There is a history of resistance and activism at the Olympic games despite bylaw 5O.3 of the Olympic Charter, which reads, “No kind of demonstration or political, religious or racial propaganda is permitted in any Olympic sites, venues or other areas.” In the wake of the anti-gay laws in Russia as the backdrop of the 2014 Sochi Olympic games Bylaw 5O.3 uses video and sound to immerse the participant in exploring the impact an act of protest can have when you are on the world stage.
Bylaw 5O.3 is an interactive video installation featuring a three-tiered plinth, projected video, and sound. The plinth is in the centre of the room with a projector in front. Three capacitive sensors, each located on top of a tier of the plinth activates a different video when stood on by a participant. Each video is a short compilation of sound and video from iconic protests at Olympic games. The video played when the participant stands on the third place tier includes footage from the 1968 summer games in Mexico City, Mexico where athletes Tommie Smith and John Carlos raised the Black Power salute. The video activated on the second place tier is a compilation of footage from the Indigenous rights protests at the 2010 winter games in Vancouver, British Columbia. The video played from the first place tier is footage regarding the anti-gay laws and censorship leading up to the 2014 winter games in Sochi, Russia.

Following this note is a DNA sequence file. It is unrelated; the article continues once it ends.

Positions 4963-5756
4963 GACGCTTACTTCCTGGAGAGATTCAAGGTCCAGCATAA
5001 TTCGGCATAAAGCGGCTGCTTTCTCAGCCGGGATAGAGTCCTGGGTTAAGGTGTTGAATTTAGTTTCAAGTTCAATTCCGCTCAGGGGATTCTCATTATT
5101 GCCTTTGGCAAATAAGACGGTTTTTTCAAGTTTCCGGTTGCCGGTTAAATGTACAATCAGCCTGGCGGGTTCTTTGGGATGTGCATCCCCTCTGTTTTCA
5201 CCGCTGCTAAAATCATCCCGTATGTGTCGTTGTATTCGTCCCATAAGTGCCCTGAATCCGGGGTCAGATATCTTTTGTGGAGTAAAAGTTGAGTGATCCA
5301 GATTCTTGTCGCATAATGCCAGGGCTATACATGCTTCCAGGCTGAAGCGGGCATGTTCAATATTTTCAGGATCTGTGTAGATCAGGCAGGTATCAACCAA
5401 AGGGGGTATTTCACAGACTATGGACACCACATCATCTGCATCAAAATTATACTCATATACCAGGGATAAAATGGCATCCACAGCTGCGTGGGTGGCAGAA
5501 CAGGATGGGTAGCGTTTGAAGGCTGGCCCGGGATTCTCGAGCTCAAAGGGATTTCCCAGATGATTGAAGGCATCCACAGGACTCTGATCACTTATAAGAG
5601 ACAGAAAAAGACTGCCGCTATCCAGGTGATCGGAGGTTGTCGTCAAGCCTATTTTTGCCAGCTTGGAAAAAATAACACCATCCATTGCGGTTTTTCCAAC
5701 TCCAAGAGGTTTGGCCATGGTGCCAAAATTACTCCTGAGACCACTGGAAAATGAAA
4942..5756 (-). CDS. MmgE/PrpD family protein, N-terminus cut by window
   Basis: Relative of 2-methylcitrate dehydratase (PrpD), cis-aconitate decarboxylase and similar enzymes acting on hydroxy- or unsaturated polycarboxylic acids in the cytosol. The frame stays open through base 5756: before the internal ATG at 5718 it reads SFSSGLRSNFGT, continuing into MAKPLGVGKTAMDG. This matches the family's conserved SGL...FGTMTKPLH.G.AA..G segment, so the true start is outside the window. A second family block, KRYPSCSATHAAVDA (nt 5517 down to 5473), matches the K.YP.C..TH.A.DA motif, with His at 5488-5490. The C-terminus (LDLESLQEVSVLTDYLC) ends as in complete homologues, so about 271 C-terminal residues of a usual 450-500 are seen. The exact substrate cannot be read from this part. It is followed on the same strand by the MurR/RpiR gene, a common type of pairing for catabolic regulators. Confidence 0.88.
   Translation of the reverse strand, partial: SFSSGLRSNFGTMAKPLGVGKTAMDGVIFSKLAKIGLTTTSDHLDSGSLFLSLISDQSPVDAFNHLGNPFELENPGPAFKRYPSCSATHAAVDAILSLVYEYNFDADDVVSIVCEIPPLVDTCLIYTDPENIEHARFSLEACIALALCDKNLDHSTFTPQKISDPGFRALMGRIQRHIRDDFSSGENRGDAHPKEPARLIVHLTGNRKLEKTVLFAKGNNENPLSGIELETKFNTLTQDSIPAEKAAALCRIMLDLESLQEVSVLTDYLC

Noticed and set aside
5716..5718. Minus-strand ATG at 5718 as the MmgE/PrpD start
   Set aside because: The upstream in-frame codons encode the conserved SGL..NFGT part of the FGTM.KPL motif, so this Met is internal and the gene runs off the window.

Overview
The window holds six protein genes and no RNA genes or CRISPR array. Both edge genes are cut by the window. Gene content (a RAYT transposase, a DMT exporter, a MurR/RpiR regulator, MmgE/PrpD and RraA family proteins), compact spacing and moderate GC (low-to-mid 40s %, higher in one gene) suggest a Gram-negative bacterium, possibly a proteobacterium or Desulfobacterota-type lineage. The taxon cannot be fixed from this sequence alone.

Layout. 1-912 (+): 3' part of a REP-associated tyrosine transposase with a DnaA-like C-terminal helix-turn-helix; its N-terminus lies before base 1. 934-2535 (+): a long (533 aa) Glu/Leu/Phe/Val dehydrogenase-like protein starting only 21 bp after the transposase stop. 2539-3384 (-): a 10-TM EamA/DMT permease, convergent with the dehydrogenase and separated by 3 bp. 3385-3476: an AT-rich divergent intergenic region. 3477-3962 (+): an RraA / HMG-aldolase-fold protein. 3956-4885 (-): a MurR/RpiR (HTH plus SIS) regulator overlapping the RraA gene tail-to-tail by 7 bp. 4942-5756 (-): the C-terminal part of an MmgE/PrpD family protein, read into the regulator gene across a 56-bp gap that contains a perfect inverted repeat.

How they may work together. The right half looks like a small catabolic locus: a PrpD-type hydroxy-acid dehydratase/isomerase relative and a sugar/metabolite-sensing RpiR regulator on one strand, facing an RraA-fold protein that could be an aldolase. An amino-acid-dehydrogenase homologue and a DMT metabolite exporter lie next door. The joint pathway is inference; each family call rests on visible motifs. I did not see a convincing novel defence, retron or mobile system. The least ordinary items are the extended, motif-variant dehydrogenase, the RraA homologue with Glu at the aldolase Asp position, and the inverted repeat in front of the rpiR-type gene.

Installed size 6ft x 2 ft, capacitive sensors, wide throw projector, speaker.